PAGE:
"I don't know about you, but I'm feeling very jump the shark right now," said Linda Stasi in the New York Post. The fourth season of NBC's 30 Rock kicks off Thursday night, and although the first episode contains "some good laughs," the sitcom is in danger of becoming one of those shows that is "too smug, too smart, and too out-of-touch" for its "own good" (watch a preview of the fourth season of 30 Rock).
The three-time Emmy Award winning show has lost some of its "confident swagger," said Todd VanDerWerff in The Onion's A.V. Club, and some viewers are starting to wonder "whether it's plunging off a cliff into oblivion." But "all comedies can experience slumps," and "it's worth noting that even at its worst, 30 Rock is still a very solid show."
Tina Fey's 30 Rock is still "television's funniest series," said Tim Goodman in The Houston Chronicle. Those who think it's too smug or the comedy is too subjective should give it a fresh chance. It will someday be recognized as "one of the all-time greats," and "there's virtually no good excuse left to be, inexplicably, off the 30 Rock bandwagon."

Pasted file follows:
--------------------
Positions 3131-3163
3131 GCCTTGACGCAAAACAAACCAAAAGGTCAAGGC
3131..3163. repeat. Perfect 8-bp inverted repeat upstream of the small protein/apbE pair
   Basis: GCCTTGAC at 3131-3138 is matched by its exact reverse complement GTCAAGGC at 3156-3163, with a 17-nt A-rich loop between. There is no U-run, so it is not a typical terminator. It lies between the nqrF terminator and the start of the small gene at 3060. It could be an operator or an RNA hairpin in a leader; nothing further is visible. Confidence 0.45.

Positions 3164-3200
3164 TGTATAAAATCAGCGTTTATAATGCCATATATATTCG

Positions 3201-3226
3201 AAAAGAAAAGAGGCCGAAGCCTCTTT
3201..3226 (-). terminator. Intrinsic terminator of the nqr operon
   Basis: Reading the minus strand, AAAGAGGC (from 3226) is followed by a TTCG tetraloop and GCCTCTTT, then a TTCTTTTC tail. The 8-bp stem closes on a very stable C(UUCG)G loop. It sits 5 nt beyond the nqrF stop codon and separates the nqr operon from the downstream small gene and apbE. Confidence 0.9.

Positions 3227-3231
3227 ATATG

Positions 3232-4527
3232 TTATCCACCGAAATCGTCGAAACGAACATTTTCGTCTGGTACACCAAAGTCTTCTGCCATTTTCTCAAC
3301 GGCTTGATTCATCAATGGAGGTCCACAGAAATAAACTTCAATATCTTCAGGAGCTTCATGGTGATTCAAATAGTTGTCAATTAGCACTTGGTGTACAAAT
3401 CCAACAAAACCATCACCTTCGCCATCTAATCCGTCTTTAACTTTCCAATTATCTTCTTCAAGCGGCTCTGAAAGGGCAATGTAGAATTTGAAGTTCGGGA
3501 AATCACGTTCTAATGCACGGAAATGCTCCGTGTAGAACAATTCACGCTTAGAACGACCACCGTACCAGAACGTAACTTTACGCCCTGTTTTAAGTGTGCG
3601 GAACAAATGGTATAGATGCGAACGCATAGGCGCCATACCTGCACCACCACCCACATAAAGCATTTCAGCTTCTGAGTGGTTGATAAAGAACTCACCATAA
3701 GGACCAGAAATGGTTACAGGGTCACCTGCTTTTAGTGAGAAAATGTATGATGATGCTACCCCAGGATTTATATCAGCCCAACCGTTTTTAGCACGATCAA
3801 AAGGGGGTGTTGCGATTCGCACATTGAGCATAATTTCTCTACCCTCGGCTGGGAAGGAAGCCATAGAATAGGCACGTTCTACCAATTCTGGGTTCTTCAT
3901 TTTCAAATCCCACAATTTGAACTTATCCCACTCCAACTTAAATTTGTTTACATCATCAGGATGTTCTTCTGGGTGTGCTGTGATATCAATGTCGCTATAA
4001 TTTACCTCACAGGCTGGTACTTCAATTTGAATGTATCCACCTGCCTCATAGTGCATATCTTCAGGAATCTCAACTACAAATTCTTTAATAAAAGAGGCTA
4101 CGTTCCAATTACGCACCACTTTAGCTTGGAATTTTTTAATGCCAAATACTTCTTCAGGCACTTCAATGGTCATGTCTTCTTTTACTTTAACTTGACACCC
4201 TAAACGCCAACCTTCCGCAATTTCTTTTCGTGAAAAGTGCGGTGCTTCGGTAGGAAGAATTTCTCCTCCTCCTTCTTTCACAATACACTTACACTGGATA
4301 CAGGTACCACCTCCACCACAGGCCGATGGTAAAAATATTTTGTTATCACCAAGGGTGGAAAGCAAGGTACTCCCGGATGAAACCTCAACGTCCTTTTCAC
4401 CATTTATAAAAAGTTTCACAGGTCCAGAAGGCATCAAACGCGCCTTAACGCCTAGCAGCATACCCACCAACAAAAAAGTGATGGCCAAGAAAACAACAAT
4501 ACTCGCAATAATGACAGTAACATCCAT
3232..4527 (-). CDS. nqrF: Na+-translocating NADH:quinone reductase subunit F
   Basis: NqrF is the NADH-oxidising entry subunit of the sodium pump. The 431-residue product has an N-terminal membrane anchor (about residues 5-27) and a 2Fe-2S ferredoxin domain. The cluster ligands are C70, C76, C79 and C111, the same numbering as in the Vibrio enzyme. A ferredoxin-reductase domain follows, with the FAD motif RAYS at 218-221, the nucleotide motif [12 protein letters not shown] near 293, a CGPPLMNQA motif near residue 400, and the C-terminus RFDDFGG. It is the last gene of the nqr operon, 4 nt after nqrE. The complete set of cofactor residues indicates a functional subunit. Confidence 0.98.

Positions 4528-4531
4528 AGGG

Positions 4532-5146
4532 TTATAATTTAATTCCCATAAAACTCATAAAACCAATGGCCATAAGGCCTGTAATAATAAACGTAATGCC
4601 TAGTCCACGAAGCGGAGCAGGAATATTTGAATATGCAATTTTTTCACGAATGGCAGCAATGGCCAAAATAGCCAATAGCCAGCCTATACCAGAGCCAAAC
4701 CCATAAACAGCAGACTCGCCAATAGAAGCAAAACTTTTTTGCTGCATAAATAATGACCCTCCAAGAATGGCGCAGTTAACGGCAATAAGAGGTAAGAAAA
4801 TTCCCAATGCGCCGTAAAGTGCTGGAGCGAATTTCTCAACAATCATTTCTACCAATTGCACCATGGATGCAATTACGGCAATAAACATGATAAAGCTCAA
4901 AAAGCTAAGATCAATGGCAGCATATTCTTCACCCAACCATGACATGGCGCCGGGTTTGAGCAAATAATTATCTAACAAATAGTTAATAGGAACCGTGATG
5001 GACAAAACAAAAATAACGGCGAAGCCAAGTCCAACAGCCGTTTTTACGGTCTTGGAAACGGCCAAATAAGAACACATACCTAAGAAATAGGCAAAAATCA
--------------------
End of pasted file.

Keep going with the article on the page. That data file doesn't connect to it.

THE WEEK'S AUDIOPHILE PODCASTS: LISTEN SMARTER
- Why you should stop believing in evolution
- How Israel's hawks intimidated and silenced the last remnants of the anti-war left
- Welcome to the age of ambivalent feminism
- Why China thinks it could defeat the U.S. in battle
- The secret to handling pressure like astronauts, Navy SEALs, and samurai
- 10 things you need to know today: August 20, 2014
- What the 'death of the library' means for the future of books
- Why your employer should clean your house and do your laundry
- What you need to know before you support the police in Ferguson
- The real lesson of Rick Perry's mug shot
Subscribe to the Week